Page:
The older a board is - and yours is almost nine years old and seven/eight processor/chipset generations out of date - the more the compatibility issues that crop up with later hardware. There are compatibility issues (especially with graphics boards) with motherboards that are only three or four generations out of date, so no surprise to me that you are seeing these issues (though none before that connected SSD detection issues with graphics card - this (also) presents an explanation for another customer's issue that I couldn't resolve). While I feel for you, there is nothing to be done. The Desktop Boards business is gone; folks from the team have either moved on to other parts of Intel (or, like me, retired) or they are now concentrating on the replacement (my description, not Intel's) NUC and Intel Compute Stick (ICS) products.
It's depressing to see issues like this occurring. We on the team that developed this board had a lot of fun developing it. We broke through a lot of barriers doing so and a lot of performance improvements in later board generations resulted from this board's development (sigh!)...
Hello Mr Pearson,
thank you so much for your explanations and your answer. I really appreciate your and your former colleagues work, this and all the other Intel mainboards are insanely great work! I am paying so much respect to your 35 years of business experience as a software developer, thank you so much for the products. As i understand that there is no further development (what is very sad) anymore.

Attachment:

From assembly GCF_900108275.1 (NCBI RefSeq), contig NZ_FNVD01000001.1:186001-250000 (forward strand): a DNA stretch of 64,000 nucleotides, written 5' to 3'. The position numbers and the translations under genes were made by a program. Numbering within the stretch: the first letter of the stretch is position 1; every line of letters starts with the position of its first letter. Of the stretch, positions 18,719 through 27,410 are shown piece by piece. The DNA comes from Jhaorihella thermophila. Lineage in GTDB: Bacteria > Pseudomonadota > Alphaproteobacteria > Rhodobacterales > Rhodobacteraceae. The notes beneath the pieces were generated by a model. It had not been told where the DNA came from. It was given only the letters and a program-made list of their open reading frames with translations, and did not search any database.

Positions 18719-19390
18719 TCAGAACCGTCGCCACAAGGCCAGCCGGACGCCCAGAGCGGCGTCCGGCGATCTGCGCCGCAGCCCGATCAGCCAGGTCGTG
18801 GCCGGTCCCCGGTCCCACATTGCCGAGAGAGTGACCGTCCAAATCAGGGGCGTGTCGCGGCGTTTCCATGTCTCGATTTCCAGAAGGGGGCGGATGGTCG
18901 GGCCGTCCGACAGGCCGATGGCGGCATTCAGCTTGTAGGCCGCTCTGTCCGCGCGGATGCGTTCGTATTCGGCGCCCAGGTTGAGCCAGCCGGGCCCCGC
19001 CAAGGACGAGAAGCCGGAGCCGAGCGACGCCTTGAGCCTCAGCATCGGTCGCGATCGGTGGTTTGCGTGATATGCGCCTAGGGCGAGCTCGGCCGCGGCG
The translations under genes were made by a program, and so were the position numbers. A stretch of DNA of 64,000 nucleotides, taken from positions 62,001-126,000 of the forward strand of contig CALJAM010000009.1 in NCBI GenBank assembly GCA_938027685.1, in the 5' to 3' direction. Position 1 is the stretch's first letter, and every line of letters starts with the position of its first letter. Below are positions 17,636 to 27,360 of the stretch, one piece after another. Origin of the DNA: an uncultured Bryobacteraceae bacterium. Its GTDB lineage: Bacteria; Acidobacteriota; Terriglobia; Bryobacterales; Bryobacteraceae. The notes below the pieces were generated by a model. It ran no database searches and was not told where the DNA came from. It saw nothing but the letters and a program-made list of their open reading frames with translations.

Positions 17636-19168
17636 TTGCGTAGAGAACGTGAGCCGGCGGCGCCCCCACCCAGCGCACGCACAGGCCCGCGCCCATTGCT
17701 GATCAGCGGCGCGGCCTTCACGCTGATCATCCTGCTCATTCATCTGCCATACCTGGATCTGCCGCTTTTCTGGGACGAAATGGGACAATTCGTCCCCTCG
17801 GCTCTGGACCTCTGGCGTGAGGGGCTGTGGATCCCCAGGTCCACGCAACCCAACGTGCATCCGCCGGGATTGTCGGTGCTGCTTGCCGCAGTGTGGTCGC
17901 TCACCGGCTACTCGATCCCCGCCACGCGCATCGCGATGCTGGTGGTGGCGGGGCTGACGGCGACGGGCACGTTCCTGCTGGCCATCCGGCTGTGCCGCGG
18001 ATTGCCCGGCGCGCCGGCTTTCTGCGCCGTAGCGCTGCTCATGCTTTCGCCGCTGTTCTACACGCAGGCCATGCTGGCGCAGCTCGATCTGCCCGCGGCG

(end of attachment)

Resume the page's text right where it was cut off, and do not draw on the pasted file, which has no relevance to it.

I know the board is far far EOL, but concerning the Windows 10-issue it is somehow driving me crazy, because there adre indeed people out there who are running Windows 10 with their Skulltrail-systems. I tried contacting this particular person, but there was no answer. The information that there were plans of developing a third-party-BIOS is very exciting. Is there any possibility to get into contact with the person you heard that from?
I would love to at least hear the story behind it, even if it was not developed to the end.
Concerning the graphics-card-problem, i am just wondering how a R9 270X (which is Curacao GCN-chip) is working flawlessly (even in Crossfire-mode!) and a R9 390 is not (even if it is "just" a refresh with a basically very similiar chip).
I can't really believe that the problem with the drive recognition is really connected to the card, even if it seems to be...
As you can see, I am not really ready to give up here, especially because there is so much time and money spend into the system (you find some pics under the text).
Probably i will have to try a R9 290X if the 390 is not running... i definately need more power there. As one wouldn't expect, the performance (CPU-wise) of Skulltrail is really great nowadays, because the concept of multi-core and multi-threading you guys picked up nine years ago is more alive today than ever before. Rise of the Tomb Raider, Crysis 3, Battlefront - all running really great thanks to eight physical CPU-cores
I understand that the chance to get this fnished is very tiny, but nevertheless...
Thank you so much for your time!